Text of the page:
“This is the first time in the history of the program that an across-the-board reduction of benefits will take place,” Triada Stampas, director of governmental relations and public education at the Food Bank for New York City, told RH Reality Check.
The Supplemental Nutrition Assistance Program (SNAP), also known as food stamps, is the largest domestic program to fight hunger. SNAP benefits will decrease on November 1 because a recession-era boost to the program’s funding is set to expire. But the massive food insecurity caused by the recession is far from back to normal; food stamp usage exploded from 26 million people in 2007 to 47 million in 2012.
Just as the holiday season begins, everyone who relies on SNAP will see their benefits decrease, but women and children, who make up 80 percent of SNAP’s recipients, will be the most affected.
“This is very, very much a women’s issue, and very, very much a family issue,” Stampas said.
Women are more likely to be poor than men at all stages of their lives, and many SNAP recipients are single mothers or elderly women.
Food stamp benefits are already modest, so even seemingly small cuts can reduce food security, or sufficient access to safe, nutritious food. Benefits currently average about $1.50 per person per meal, and the average benefit per household is about $275. A family of four will receive an average of $36 less per month starting November 1, reducing the per-meal budget to less than $1.40.
Most families can cover food for just two-and-a-half to three weeks out of the month with SNAP right now, San Antonio Food Bank CEO Eric Cooper told CNBC. With the pending cuts, that number would fall to two to two-and-a-half weeks.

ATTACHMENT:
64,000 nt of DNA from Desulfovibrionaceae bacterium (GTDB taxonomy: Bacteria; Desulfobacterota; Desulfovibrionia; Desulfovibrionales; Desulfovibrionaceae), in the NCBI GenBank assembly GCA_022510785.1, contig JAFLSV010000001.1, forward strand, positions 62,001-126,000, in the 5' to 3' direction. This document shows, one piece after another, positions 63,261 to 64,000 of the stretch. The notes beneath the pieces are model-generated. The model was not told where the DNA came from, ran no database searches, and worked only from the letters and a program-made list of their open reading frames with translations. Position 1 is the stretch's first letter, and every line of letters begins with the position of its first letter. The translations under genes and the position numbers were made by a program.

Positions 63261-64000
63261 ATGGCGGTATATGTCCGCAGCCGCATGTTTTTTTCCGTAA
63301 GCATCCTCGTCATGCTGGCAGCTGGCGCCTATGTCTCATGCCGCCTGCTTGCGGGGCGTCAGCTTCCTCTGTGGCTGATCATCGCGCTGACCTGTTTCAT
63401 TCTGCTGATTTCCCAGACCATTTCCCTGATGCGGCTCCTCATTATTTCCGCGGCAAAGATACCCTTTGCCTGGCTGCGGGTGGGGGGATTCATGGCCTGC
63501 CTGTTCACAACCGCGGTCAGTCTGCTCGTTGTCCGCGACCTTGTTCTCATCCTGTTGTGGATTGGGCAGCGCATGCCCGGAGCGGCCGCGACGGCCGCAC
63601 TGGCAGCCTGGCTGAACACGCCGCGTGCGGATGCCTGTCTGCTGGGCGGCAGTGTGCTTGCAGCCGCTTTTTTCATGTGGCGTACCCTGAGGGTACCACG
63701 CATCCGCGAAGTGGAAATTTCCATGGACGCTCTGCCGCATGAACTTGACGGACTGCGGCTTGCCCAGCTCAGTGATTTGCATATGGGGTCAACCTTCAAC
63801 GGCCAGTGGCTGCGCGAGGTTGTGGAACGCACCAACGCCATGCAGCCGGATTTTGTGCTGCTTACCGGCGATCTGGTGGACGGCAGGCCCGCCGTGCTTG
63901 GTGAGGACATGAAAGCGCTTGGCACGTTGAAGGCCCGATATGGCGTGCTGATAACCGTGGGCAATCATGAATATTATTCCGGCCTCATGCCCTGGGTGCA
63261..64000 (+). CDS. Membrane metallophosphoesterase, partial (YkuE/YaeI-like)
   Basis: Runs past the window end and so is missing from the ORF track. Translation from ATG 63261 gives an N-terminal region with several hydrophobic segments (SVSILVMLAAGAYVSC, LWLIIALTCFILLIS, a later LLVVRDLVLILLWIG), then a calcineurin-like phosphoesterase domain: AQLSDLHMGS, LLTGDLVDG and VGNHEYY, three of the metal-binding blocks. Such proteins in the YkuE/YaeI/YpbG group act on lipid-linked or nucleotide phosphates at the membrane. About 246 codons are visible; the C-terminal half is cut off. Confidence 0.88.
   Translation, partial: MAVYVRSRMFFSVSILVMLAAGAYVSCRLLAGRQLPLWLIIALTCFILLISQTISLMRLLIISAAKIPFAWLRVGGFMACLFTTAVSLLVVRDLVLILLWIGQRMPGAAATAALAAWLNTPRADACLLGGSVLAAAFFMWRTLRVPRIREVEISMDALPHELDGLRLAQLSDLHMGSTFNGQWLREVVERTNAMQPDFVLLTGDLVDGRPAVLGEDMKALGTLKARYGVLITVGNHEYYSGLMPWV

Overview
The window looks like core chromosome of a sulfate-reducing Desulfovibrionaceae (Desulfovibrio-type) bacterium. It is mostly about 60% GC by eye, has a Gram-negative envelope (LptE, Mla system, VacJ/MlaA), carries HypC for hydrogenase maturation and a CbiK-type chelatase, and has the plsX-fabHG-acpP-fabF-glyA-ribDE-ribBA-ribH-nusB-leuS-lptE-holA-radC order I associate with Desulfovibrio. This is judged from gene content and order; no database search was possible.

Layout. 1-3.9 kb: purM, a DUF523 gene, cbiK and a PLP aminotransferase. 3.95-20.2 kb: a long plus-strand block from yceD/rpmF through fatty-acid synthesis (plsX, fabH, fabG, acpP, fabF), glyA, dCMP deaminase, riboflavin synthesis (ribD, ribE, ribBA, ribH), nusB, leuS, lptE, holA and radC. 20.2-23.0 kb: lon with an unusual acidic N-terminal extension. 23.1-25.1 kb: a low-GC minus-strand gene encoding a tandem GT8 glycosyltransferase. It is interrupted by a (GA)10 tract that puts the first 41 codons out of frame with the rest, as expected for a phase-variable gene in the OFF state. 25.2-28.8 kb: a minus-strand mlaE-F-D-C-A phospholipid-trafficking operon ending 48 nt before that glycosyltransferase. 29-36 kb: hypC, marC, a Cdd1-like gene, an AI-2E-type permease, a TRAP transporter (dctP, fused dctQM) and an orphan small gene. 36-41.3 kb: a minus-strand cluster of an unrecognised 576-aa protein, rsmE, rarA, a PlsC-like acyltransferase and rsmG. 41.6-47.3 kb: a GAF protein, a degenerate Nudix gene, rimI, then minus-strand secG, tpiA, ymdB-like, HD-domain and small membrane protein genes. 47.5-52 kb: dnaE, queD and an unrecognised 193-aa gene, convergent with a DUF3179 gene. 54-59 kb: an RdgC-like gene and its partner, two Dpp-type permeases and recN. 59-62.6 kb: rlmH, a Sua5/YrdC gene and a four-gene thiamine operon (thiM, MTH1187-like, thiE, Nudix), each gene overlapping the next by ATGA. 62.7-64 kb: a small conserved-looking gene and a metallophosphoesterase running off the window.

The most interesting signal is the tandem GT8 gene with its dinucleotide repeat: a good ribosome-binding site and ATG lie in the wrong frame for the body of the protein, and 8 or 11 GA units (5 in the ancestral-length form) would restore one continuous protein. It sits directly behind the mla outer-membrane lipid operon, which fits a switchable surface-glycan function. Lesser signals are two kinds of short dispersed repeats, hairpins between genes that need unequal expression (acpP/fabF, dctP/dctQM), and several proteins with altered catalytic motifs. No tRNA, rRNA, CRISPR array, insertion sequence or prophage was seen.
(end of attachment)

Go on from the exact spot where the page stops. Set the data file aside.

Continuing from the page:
When SNAP benefits run out, many families turn to food pantries. But food pantries are already feeling an economic strain. In New York City, Stampas said, 40 percent of SNAP recipients are also forced to turn to food pantries and soup kitchens.
“We’re bracing ourselves for what’s to come, but I can’t say that we are prepared in any real way,” Stampas said. “The cuts that are coming tomorrow in New York City—76 million meals over the course of a year—exceeds the amount of food we, the largest food bank in the country, distribute every year.”
“There is no single charity that can make up the size of this cut,” she said.
Meanwhile, Congress is considering additional cuts to SNAP above and beyond the “hunger cliff.” The farm bill conference committee first met Wednesday to try to reconcile a Senate bill that would cut about $4 billion over the next ten years, and a House bill that would cut about $40 billion.
Sen. Kirsten Gillibrand (D-NY) led a coalition of 38 Senators to urge the farm bill conferees not to make any more cuts to SNAP.
“Families who are living in poverty … did not spend this nation into debt, and we should not be trying to balance the budget on their backs,” said Sen. Gillibrand.
The $40 billion worth of cuts in the House version of the bill would cut millions of people from SNAP rolls, and eliminate free school meals for 280,000 children. Conservatives defend the additional cuts to food stamps as a form of deficit reduction. The deficit is now half of what it was in 2009, and U.S. Department of Agriculture research says food stamps generate $1.79 in economic activity for every dollar spent on the program.
“Need is still incredibly high, and SNAP benefits are being reduced. The cost of food has gone up, and SNAP benefits are being reduced,” said Stampas. “This is moving things in the wrong direction for struggling families.”